To men who study war, and Col. Baron Patrick Callahan had been a student all his life, these great conflicts have a definite pattern. In the beginning, it is all hearts bursting with pride and dreams of glory. Too soon the gleaming brass buttons on crisp uniforms tarnish. Feet that marched smartly to a vibrant, tattooing, drumbeat grow weary and plod from one battle to another, scuffing up puffs of dust or sucking through mud deep enough to bury a good size mule and wagon. The days of family picnics on the hillsides as opposing armies gathered below to deal death were long over and the reality, the work, of war had set in.
Callahan had settled into war easily. It was as if something he had waited for all his life had finally arrived, wide-eyed and faunching at the bit to be off on the grand adventure. He would have loved it more, if that were possible, if its arrival hadn't also delayed something he had waited for just as eagerly, his marriage to Lorena Dobbs McKenzie.
His chest ached with the knowledge that they would have to move the date, losing, he was sure, the deposit on the church, so he distracted himself from the disappointment with the work at hand.
This seashell brocade was completely wrong for a mountain pass battle after Labor Day, camouflage or no, and he wouldn't use it, no matter what General Carter had to say about it. Seafoam, though—that was a color for an epic battle. But not in bursting hearts this time; that pattern was so last season. No, this conflict's pattern definitely would be plaid and then, if he could talk the General into a second campaign . . . nautical! He just hoped his bolts arrived in time to redo the uniforms. Of course, he and his cadets still would be up all night stitching on buttons and polishing the boots, but they always managed in time for the carnage.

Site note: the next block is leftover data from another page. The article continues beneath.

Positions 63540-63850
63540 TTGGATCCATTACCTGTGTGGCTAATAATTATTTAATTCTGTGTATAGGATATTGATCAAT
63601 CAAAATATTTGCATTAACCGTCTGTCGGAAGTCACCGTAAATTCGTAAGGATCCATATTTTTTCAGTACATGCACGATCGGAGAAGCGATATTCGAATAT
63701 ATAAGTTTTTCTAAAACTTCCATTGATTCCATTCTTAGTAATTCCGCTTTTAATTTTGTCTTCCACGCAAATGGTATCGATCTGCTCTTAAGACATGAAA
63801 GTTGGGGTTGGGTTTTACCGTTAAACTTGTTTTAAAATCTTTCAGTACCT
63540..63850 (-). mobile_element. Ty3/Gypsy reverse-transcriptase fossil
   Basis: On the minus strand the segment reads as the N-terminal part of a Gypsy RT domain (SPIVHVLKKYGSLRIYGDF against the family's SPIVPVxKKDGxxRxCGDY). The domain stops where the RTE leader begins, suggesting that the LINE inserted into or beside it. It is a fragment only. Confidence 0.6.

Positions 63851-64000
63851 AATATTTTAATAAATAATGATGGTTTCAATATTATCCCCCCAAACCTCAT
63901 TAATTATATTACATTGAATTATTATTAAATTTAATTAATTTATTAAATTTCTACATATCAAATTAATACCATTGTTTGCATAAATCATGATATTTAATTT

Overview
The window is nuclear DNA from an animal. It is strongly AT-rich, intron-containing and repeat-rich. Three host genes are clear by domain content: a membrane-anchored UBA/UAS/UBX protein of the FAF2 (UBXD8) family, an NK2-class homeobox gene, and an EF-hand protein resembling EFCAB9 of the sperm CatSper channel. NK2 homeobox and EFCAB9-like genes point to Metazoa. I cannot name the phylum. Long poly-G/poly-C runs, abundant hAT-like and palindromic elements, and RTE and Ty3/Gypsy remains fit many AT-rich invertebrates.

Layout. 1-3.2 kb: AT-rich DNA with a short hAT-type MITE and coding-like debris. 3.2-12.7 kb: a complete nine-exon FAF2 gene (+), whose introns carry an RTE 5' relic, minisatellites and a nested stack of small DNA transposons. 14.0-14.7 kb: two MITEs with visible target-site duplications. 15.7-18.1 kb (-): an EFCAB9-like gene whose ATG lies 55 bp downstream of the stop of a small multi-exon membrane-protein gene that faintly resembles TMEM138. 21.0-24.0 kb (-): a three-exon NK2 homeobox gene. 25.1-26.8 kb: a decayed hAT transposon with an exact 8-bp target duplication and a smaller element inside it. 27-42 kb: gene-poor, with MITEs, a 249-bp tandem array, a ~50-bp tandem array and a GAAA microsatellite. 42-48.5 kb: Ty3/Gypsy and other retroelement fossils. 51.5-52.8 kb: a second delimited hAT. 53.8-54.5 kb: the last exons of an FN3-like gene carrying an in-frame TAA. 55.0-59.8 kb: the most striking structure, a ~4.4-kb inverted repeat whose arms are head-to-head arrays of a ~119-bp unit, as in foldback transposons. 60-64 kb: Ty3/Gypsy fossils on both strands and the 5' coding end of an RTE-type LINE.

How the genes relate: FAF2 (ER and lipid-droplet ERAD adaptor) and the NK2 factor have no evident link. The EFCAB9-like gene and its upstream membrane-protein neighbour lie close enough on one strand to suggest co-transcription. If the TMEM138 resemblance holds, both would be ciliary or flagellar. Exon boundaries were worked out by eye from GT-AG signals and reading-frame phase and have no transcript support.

And then, he promised himself, it was right back to designing the bridesmaids' dresses.
The door of Callahan's office burst open, and a young man staggered through. His face was wan and gaunt, his tattered uniform stained with dirt and dried blood.
"Sir!" the soldier rasped through cracked lips. "The enemy has taken the village!"
Callahan sighed. "I know. Damned nuisance it is, too."
"They caught us unawares during the night. Half of our troops are dead!"
"I was supposed to be married today," Callahan mused. "Lorena baked the cake herself and everything. It had little daisies iced on top."
"They're raping the village women! They're robbing the elderly! I saw my brother's brains blown out right before my eyes!"
"Good God!" Callahan cried. "I just realized we'll have to re-book the band. This is all so blasted inconvenient."
"You can worry about the band later," the soldier said impatiently. "And then you'll have to find a new church, because the enemy corralled the children inside the chapel and burned it to the ground!"
Callahan gasped in shock. "Book the band before we even have a venue? Priorities, man!"
But then Lorena Dobbs McKenzie was found stuffing secret maps and plans into her corset, just as she was to depart for the annual Spring Ball. The sentry who caught her pilfering the plans also unwittingly revealed that, beneath the lace and finery, Lorena Dobbs McKenzie was, in reality, Lawrence Joel Dobbs, the illegitimate child of Colonel Dobbs and an Orc washerwoman.